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Clear labeling of the licensing terms is a key component of Open data, and icons like the one pictured here are being used for that purpose.

thumb|Coat of Arms of Birmingham City Council.

Government Open Data Hack Day[edit]

Various Government's release their information in the form of Open Data.
A hack day or hackathon, is an intensive time bound event to create something.
We aimed to produce something beautiful, insightful or meaningful to benefit the community.
For ideas, listen to this audio interview relating to the event: -
Recorded by William Perrin, the head of Talk About Local.


Following the 2012 TEDxBrum event in Birmingham, Gavin Broughton was inspired to hold a hackday around Open Data.
Fellow TEDxBrum attendee James Cattell helped Gavin organise the event.

Birmingham, June 2012[edit]

Birmingham Science Park was selected as the location and booked with the help of Kath Preston. Gavin & James had both attended events at this venue and knew there was free, open and reliable wireless internet (essential for a successful hackday).


An Eventbrite page was created so potential attendees could register their interest.
The address for the page is


Twitter was used, primarily to keep costs down and target the correct audience.


There were various costs to be covered including security at the venue, refreshments and pizza.
A budget of £200 was needed to cover the event.
Donations could be made via the EventBrite registration page.
Gavin personally covered the cost of pizza and took donations at the event.
James personally covered the cost of security and refreshments, total cost around £180.


This event used an unconference format and was split over 2 days: -
Friday 8th June, 6pm to 8pm - round table discussion

  • Set the scene
  • Introductions / speakers
  • Identify issues to solve
  • Generate ideas
  • Networking.

Saturday 9th June, 9:30am to 8:30pm - the hackday.

  • Hacking with Open / Free Data to create something
  • Find out something nobody knew before (data journalism-esq).

Attendees were advised to bring: -

  • their own laptop, tablet or smartphone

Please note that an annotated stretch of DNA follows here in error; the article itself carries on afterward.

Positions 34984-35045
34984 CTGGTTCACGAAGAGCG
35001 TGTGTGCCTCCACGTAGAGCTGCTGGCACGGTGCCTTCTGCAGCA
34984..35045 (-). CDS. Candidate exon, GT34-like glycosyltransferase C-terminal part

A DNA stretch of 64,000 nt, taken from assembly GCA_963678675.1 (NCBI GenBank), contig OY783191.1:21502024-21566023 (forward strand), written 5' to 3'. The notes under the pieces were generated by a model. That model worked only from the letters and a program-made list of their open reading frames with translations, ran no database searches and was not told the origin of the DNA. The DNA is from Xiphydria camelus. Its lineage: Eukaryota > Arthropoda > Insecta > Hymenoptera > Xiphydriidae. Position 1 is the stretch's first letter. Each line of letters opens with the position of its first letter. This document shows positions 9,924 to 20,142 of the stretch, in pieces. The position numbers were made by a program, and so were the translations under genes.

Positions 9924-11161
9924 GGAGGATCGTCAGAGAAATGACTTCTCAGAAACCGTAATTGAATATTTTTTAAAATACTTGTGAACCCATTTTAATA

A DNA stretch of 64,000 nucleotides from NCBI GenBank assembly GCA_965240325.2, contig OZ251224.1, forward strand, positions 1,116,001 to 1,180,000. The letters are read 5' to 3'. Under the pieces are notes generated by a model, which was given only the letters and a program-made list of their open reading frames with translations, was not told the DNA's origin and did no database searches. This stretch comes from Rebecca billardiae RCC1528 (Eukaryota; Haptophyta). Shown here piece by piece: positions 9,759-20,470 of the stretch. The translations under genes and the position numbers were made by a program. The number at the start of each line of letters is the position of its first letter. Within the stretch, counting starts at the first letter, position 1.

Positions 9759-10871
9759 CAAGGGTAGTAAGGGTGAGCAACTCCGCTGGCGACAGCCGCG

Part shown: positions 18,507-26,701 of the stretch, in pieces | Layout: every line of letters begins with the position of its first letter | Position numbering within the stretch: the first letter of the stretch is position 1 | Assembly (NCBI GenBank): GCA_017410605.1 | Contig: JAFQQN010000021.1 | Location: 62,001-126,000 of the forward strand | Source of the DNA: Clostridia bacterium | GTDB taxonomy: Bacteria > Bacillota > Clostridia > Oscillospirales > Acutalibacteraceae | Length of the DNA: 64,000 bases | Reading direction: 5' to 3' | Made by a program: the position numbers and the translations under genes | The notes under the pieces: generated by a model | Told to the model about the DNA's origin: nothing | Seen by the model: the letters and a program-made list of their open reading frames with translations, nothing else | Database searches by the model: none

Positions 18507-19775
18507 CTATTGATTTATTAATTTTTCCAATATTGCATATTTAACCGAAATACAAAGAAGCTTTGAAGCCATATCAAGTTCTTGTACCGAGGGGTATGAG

• programs or datasets they had

Target audience[edit]

  • Developers
  • Data analysts
  • Journalists
  • Designers
  • Public servants.

Proposed data sets[edit]

Proposed technologies or platforms[edit]


Data in this table taken from Google Docs spreadsheet at

Name Twitter Website
Andrew Mackenzie @DJSoup
Andrew Thomas @geocomputer
Andy Pryke @AndyPryke
Christophe Ladroue @CLadroue
Dan Herbert @drdanherbert n/a
Dave Packett @rocketmandave1
Gavin Broughton @ukgav
Dr Rick Robinson @dr_rick
Rob Nickerson n/a n/a
Sarah Mount @snim2
Tristan Webb @ksira
James Cattell @jacattell
Jenny Drew @Jenny_Drew n/a
Marc Reeves @marcreeves n/a
Mark Hill @cybrum n/a
Matthew Green @policyworks n/a
Pauline Geoghegan @politicsinbrum


On day 1, it was decided to focus on open data relating to Quality of Life. The outputs would be visualisations to show complex data in graphical formats. It was also decided to identify a framework or schema description for the Birmingham's planned open data platform. It was suggested that Birmingham City Council could potentially buy any applications or website services created at the event.

By the end of day 2, we had created the following visualisations (in no particular order)
Birmingham Budget Book + voluntary spending data TO FOLLOW
Data Sources actually used
Key Indicators by Constituency - Reshaped - Cal Year only
What Birmingham City Council should do next
Allotment locations and names
Dr Andrew Thomas' work and thoughts

Birmingham, September 2012[edit]

James' thoughts: Taking the Civic Dashboard as a starting point, I would like to expand the dataset and have a SAP customer relationship management (CRM) hackday.

The next Government Open Data Hack Day is proposed to be held in Birmingham from 28th to 30th September 2012.